Fear of catching coronavirus on public transport has helped lead to a boom in cycle-to-work schemes.
The schemes saw a 200% increase in bicycle orders from people working for emergency services.
Demand for more mobility and exercise amid lifestyle changes imposed by the lockdown has also boosted bike sales across the UK.
“Very strong” bicycle sales at bike and car parts chain Halfords this week saw its shares soar by 23%.
Some bike stores are battling to meet demand. Broadribb Cycles in Bicester normally despatches 20-30 bikes a week, but manager Stuart Taylor says the shop is currently selling 50 bikes every day – and seeing a commensurate rise in demand for servicing.
“It’s just gone crazy,” he told the BBC. “People are dragging bikes out of sheds and garages and finding they need new tyres and cables.
“We normally take in bikes for repair and servicing and deal with them for next day [pick-up]. Now we’re booking services for two weeks [ahead].”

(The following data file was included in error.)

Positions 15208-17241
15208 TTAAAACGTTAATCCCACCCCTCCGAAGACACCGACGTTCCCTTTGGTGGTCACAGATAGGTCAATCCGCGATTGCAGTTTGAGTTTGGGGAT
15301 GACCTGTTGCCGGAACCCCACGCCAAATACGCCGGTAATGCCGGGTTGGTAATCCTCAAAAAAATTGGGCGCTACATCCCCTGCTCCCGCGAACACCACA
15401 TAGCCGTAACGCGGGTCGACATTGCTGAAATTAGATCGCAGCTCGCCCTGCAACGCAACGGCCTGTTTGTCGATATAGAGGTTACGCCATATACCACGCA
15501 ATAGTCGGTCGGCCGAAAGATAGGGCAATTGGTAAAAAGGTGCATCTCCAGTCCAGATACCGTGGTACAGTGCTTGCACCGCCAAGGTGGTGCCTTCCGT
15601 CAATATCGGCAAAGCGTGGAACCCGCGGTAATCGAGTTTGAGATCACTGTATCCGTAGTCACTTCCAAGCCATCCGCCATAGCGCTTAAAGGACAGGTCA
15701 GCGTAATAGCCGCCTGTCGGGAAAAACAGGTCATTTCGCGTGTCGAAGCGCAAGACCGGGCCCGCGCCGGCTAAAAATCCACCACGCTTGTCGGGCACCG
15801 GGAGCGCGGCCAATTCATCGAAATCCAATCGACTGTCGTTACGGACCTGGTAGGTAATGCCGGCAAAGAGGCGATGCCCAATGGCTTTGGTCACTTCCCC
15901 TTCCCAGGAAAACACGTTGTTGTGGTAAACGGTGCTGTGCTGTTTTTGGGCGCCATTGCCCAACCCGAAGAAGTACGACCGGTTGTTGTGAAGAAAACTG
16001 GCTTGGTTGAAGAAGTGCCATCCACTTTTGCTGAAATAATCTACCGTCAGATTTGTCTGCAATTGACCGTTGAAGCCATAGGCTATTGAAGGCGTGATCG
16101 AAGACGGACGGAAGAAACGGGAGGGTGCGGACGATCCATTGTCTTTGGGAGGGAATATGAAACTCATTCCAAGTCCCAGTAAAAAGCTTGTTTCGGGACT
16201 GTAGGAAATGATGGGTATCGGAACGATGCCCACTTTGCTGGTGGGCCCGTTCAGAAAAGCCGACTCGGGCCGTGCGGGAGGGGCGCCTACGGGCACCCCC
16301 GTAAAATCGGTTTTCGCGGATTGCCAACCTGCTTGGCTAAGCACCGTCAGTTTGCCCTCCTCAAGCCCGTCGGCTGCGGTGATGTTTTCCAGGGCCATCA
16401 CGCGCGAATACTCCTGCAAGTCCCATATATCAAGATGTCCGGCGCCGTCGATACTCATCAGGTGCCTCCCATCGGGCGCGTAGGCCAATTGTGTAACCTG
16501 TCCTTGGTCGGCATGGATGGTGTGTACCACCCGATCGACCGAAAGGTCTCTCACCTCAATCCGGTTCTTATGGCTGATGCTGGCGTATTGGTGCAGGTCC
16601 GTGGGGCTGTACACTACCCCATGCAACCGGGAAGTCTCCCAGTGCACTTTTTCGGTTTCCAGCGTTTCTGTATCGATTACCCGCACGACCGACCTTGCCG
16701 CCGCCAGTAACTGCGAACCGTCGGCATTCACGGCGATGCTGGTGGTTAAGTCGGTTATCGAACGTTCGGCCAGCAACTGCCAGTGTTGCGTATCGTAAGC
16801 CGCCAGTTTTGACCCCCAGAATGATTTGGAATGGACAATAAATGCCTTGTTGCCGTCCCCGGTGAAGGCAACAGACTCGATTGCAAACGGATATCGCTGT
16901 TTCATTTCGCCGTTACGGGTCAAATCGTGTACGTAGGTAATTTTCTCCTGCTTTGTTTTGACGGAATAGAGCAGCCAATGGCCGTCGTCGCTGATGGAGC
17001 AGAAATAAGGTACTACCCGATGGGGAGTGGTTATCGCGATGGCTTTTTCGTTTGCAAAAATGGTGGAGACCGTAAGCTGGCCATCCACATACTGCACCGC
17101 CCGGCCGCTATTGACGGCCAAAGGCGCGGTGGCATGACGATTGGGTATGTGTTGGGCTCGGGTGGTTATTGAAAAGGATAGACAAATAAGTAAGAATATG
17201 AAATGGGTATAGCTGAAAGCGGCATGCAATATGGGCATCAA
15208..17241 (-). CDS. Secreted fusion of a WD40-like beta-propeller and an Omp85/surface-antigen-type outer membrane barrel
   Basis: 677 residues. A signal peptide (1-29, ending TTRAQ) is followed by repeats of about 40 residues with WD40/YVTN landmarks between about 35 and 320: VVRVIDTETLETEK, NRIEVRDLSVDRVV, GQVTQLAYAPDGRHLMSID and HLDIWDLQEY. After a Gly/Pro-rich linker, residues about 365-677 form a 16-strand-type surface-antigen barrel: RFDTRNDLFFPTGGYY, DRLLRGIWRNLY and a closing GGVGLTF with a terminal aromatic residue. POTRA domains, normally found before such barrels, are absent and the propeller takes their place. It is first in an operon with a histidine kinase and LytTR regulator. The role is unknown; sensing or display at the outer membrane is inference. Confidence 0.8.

At Lunar Cycles repair shop in north London, the mechanic says trade was booming, then ended the call to avoid upsetting the socially-distanced queue outside.
Andrew Hassard from Mango Bikes in Ballyclare, Northern Ireland, said: “The bicycle industry is having a boom. People are saying ‘I’m getting back on a bike after 15-20 years – I’m going to use it during lockdown – then commute on it as well,’ to avoid public transport.”
A recent poll for the consultants SYSTRA suggested 61% of Britons are nervous of taking public transport post-lockdown.
Adrian Warren who runs an alliance of cycle schemes, told the BBC: “This past six weeks, we have seen the biggest experiment in transport policy this country has even known. It’s clear the default option is cycling.”